“SGCC provides service to farmers, and thus to the whole prairie economy, by leasing out its 900 hopper cars and making sure they are well-maintained. Last year it paid a $2 million dividend to Saskatchewan and helped the province’s 13 shortline railways with grants totalling $900,000,” explains Goff. “It is a money-maker, and has contributed over $20 million in dividends to the government since it was established. If kept, the government would be in position to get another $30 million in dividends over the hopper cars’ remaining lifespan.”

            The budget also ends the Saskatchewan Pastures Program, putting the 780,000 acres of crown land farmers have been able to use for summer grazing up for sale.

            “The pastures program pays its own way -- farmers’ user-fees cover the cost of running the program. The pastures give more farmers a chance to raise cattle, and that helps them support their families and their communities,” says Goff. “Almost 600,000 acres of these pastures is protected for ecological reasons. Keeping it intact is an important way for us to help the climate as well.” 

            The government says it plans to consult with pasture patrons and Indigenous groups before selling the pastures.

            But Goff responds, “Our concern is that the lands would be sold to the highest bidder, maybe farmland investment corporations, that only think about how much money they can make. We are asking the government to reconsider this decision, or at least allow the patron groups enough time to develop a workable proposal.”

            The decision to cut provincial funding to the Regional Library system will also harm rural Saskatchewan. Service to local libraries will be cut; some libraries will likely be closed.

            “Libraries are important centers in rural communities. They are places where people can gather, connect with one another and with the wider world through the many resources libraries offer,” says Goff. “Impairing the library system will further isolate rural people and reduce our quality of life. The loss of STC compounded with library cuts will make it that much harder for young people to stay in rural communities to farm and raise their families.”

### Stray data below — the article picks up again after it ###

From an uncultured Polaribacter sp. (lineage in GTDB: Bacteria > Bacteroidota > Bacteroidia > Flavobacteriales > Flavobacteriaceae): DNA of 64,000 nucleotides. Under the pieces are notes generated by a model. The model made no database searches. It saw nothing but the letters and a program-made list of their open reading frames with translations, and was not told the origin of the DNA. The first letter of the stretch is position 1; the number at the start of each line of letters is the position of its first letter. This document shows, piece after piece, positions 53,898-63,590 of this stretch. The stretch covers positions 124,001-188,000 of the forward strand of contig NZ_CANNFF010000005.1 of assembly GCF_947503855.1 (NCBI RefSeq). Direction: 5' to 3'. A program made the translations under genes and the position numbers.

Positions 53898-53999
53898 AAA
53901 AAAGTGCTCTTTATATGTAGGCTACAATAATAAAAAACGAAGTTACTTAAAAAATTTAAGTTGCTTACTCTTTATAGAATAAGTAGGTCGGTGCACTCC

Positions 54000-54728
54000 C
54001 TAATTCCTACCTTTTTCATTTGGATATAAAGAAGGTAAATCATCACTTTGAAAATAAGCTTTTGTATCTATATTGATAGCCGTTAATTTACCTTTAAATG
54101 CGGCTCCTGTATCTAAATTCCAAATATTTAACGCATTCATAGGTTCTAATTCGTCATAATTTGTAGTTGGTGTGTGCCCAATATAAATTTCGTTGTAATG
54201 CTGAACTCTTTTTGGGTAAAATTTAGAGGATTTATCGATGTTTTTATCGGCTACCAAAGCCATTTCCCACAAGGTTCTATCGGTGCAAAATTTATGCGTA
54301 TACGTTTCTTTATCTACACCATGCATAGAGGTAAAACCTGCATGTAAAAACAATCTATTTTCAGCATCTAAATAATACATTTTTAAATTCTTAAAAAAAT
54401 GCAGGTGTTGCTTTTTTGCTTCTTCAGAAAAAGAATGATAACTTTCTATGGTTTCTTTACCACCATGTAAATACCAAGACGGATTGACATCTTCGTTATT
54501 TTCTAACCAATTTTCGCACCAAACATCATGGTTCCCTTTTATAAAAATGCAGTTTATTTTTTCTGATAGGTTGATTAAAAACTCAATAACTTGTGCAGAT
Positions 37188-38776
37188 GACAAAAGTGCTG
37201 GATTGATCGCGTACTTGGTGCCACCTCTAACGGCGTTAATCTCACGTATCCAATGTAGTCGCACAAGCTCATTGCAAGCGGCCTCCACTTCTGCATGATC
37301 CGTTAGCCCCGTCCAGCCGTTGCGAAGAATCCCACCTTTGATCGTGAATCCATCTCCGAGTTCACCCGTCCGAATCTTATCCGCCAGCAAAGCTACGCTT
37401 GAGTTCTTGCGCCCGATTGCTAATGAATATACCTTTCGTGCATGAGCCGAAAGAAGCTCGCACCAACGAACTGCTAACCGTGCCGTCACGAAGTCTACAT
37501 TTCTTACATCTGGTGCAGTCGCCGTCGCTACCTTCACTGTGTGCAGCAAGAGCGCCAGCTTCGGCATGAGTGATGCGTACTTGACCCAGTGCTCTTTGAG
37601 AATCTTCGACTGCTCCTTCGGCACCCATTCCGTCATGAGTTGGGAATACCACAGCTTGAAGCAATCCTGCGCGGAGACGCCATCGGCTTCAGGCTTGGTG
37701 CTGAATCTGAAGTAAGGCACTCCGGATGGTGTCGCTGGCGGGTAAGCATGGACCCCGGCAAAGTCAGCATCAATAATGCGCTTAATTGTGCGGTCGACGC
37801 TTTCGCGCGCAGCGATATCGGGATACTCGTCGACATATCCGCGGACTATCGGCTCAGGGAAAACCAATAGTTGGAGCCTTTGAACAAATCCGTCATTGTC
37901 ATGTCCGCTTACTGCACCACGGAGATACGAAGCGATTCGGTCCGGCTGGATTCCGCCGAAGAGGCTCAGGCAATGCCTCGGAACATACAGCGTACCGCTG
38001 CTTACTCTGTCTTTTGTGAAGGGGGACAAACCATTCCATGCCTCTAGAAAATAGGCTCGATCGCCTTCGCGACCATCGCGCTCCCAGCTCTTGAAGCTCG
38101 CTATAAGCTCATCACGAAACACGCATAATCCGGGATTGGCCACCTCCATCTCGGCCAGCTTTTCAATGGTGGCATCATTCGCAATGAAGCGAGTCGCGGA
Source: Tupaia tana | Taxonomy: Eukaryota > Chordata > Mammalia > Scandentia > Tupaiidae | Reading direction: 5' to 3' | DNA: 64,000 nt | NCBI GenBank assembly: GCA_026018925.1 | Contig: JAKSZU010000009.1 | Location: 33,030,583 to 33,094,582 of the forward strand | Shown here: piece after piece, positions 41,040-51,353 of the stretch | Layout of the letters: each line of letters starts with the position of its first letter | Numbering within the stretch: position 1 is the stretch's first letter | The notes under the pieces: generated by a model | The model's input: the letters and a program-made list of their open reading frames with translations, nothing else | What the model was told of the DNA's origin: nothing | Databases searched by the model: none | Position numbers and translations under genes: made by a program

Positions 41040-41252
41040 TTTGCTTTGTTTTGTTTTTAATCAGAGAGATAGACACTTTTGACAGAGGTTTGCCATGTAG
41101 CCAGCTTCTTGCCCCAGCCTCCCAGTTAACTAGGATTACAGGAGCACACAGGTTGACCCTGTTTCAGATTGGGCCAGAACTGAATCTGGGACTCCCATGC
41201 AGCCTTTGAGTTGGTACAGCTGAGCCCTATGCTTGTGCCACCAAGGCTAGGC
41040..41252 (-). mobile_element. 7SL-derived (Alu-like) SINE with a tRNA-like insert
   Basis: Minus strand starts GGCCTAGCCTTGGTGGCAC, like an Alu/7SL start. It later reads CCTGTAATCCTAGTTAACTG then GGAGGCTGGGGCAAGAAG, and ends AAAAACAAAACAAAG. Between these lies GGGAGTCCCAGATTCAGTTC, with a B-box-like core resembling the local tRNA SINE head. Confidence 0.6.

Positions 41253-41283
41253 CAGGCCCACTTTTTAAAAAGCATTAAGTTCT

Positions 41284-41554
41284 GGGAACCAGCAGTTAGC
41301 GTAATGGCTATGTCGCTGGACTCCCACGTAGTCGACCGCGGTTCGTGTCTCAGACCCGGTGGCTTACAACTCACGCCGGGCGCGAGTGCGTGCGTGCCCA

Many other aspects of the budget disadvantage farmers and rural communities, including the reduction of the diesel fuel tax rebate and the elimination of the farm fuel tax rebate on gasoline, and the 6% PST being added to the cost of agricultural insurance premiums.

            “While all Saskatchewan residents are faced with resolving the financial mess, the government has not only let big business avoid taking its share of the burden, but has actually added to the corporate sector’s already excessive benefits,” concludes Goff.

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            The Central Committee of the Communist Party of Canada met in Toronto over the March 4-5 weekend to discuss the big political upheavals of the past few months.

            Elected at the 38th Central Convention last spring, the Party's top leadership body convenes in person twice a year to set policy and guide overall activity. Given the outcome of the U.S. election, and the growing threat of ultra-right and racist movements in many countries, this was a particularly significant gathering for the CC, which includes 22 members from all parts of the country.

            The meeting began with a political report, presented by leader Liz Rowley on behalf of the CPC's Central Executive Committee. The report calls the election of Donald Trump and Republican majorities in Congress "the worst possible electoral outcome for the US working class, for the international working class, for the environment, and for movement towards global peace, disarmament and mutual security. It is also an immediate threat to Canadian jobs and wages, environmental security, health and social programs. It sharply accelerates the attack on Canadian sovereignty and independence."

            As the report notes, Hillary Clinton actually won three million more votes, but the Electoral College system helped the most reactionary elements of the US ruling class take office. While Clinton (like Barack Obama) was backed by trade unions, the main Black and Hispanic organizations, women’s organizations, etc., "a significant number of their members either didn’t vote, couldn’t vote because of extensive voter suppression in key states, or didn’t vote for Clinton." Many others voted for Trump, including "an estimated 30% of trade union members, 53% of white women voters, 29% of Hispanics, 8% of African-Americans, and 46% of youth between the ages of 18 and 29."

            The political report points to widespread dissatisfaction with the pro-corporate and pro-war policies of the Democrats. After the defeat of Bernie Sanders in the Democratic primaries, Trump focussed on winning over working class voters looking for immediate change from the status quo. But, the report stresses, his "coalition" included groups from the fascist right, sections of the police and military, and wealthy and powerful billionaires, bankers, and oilmen who financed his “outsider” campaign.